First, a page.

Opposition to vaccine, masks is truly selfish

Editor,

This is a difficult letter for me to write on 9/11. As I listen to tributes and remembrances for those who lost their lives on 9/11, I am struck by the differences of that day 20 years ago and what we see happening today. We faced an enemy of foreign terrorists on 9/11 in contrast to the domestic terrorism of Jan. 6th and the continuing disconnect, anger, rage and hate between fellow Americans today. Is this who we are?

The disconnect has made its way to local school board meetings while we fight an invisible enemy of a virus called Covid. I read about the Non-maskers at the Oak Harbor school board meeting and witnessed via Zoom the Aug. 25th meeting of the South Whidbey school board. I saw high school students calmly and respectfully making their comments to the board while a number of adults used their time to rant and rage about masks, mandates, and banners…essentially having temper tantrums and disrupting the agenda with a clearly organized protest regarding the pledge of allegiance. Is this who we are?

Covid is not going away. The Governor’s mask mandate is legal in a public health crisis based on the 10th and 14th Amendments of the US Constitution. The vaccination mandate for state employees including school districts is legal per the same Amendments and a Supreme Court precedent case of the smallpox vaccine. Sending your kids to school not masked is putting them in reckless endangerment—if not child abuse given the Delta variant. Is that right? Is this who we are?

There are NO excuses for not getting vaccinated other than your doctor saying your health conditions are so grave that the vaccine would kill you. Taking a religious exemption puts you in conflict with the Great Commandment to “Love your neighbor.” If you love your kids, grandkids, neighbors you will get the vaccine otherwise you are an example of hypocrisy. The excuses boil down to ideological misinformation/ignorance OR pure selfishness, i.e. my individual rights are superior to the rights of everyone else which, in a public health crisis, they are not. Is this who we are?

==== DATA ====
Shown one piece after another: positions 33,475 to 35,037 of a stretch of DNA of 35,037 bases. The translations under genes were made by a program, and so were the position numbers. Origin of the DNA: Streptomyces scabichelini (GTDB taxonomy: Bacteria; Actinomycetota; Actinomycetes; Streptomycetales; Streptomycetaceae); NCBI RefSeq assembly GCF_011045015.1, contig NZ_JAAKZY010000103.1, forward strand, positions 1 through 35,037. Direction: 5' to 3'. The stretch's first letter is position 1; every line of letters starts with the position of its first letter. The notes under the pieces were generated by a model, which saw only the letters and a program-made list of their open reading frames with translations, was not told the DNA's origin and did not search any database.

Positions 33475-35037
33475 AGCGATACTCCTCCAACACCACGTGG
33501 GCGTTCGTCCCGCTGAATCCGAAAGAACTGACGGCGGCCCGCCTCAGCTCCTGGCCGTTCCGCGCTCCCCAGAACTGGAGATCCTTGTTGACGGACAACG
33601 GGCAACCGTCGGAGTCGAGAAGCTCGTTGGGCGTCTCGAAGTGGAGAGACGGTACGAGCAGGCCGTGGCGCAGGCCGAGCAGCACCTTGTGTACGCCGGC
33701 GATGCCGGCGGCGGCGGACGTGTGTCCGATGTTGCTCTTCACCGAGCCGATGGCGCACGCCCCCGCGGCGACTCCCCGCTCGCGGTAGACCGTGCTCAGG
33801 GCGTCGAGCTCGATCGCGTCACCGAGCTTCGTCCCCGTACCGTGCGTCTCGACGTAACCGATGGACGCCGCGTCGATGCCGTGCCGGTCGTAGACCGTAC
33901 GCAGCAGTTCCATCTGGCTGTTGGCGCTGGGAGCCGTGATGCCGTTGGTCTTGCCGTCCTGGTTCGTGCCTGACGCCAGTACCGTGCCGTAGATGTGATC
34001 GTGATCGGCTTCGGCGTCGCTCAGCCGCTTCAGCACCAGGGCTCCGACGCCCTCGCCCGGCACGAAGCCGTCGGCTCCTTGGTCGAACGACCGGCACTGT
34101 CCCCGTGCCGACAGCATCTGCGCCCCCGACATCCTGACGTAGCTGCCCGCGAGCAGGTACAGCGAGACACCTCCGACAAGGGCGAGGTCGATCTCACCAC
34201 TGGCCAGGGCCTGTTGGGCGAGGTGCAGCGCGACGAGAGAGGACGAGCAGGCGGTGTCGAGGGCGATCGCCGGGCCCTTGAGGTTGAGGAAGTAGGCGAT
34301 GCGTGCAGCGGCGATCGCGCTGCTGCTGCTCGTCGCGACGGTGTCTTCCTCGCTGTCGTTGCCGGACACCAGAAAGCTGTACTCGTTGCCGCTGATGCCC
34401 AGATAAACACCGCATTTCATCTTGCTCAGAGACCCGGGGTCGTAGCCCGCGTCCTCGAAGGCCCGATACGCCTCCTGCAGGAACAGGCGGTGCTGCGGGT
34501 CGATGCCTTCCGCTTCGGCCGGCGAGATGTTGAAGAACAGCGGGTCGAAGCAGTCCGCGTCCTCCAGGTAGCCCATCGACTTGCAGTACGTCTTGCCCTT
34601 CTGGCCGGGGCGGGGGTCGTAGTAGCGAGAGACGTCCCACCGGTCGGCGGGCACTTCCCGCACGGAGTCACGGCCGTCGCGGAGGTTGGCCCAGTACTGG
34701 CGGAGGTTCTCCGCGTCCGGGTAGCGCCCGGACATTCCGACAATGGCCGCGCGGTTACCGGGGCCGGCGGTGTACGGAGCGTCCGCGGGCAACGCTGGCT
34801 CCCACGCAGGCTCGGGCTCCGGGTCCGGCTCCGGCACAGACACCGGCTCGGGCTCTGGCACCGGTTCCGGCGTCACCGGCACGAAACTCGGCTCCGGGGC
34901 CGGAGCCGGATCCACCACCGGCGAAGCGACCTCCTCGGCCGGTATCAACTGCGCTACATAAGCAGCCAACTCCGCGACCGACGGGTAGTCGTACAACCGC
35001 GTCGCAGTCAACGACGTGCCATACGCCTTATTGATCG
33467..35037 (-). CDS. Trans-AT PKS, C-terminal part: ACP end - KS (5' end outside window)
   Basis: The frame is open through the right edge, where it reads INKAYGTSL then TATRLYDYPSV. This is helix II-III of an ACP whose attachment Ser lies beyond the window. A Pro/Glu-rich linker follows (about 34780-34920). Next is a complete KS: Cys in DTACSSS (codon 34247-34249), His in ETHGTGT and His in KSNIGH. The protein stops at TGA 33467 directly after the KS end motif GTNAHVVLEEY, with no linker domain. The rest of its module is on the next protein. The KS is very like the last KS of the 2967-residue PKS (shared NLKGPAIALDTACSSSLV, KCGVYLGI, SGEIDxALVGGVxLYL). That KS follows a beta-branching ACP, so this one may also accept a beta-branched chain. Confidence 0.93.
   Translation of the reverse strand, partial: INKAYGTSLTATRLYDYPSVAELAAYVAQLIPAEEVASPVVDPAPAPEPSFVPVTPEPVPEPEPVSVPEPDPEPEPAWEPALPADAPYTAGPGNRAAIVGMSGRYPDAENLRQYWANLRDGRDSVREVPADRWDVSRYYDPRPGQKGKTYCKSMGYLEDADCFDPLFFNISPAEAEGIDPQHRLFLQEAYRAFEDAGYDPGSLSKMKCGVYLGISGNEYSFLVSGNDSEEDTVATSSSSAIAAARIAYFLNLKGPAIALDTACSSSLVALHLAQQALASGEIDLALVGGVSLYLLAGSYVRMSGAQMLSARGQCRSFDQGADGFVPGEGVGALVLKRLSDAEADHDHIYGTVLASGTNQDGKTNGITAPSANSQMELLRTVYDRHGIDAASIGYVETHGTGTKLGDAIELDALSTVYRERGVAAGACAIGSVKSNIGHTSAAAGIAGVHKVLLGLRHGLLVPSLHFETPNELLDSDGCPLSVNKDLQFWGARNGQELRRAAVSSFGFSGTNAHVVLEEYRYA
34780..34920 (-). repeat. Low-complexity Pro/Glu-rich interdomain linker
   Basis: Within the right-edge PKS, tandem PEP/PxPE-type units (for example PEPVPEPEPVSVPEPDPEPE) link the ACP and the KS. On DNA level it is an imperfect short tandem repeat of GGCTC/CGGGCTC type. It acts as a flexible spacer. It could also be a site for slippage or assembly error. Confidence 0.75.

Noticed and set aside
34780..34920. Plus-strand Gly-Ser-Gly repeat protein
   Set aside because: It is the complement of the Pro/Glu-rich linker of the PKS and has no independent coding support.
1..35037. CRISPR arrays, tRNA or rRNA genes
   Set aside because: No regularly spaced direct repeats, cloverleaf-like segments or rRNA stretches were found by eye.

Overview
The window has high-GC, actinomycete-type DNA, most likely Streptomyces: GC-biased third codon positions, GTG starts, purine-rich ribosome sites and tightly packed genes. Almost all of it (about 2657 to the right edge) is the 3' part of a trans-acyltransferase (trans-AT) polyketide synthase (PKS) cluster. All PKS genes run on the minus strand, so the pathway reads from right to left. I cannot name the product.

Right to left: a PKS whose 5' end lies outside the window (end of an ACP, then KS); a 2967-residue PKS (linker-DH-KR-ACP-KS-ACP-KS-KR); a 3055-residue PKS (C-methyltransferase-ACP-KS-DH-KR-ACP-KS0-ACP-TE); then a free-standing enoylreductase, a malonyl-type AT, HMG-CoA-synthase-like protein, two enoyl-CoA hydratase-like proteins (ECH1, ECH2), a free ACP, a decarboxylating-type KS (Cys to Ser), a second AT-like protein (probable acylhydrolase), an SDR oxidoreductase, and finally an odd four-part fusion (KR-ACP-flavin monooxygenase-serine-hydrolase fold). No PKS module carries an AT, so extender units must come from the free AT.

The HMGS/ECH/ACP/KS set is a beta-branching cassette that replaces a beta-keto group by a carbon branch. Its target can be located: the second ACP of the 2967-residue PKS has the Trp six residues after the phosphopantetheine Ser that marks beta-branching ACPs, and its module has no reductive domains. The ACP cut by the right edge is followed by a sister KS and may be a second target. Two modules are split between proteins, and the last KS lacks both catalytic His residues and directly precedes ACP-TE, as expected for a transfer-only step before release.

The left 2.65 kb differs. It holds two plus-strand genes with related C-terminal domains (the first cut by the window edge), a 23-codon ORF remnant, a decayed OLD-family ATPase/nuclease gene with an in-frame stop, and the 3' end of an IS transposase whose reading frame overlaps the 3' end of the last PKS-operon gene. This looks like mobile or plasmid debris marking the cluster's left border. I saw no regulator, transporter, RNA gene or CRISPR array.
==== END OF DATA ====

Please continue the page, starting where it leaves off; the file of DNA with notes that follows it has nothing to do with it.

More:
When natural disasters occur we jump through all kinds of hoops to help our neighbors and fellow Americans in whatever way we can. You see heroic acts of courage, selfless acts of compassion, acts of “real love” to one another in floods, fires, hurricanes, tornados and attacks on our homeland. So why can’t we do the same for this invisible enemy of Covid? When will we wake up? Are we so entrenched in our own viewpoint that we cannot “love one another,” stand by one another in a public health crisis? How many more deaths have to populate the CDC statistics? Your spouse’s or neighbor’s death? Your grandkid’s death? Is this who we are?

This has been a difficult day of reflection. I think the high school students and children need to lead the way. They would like and deserve a future.

Charlene Davenport

Clinton

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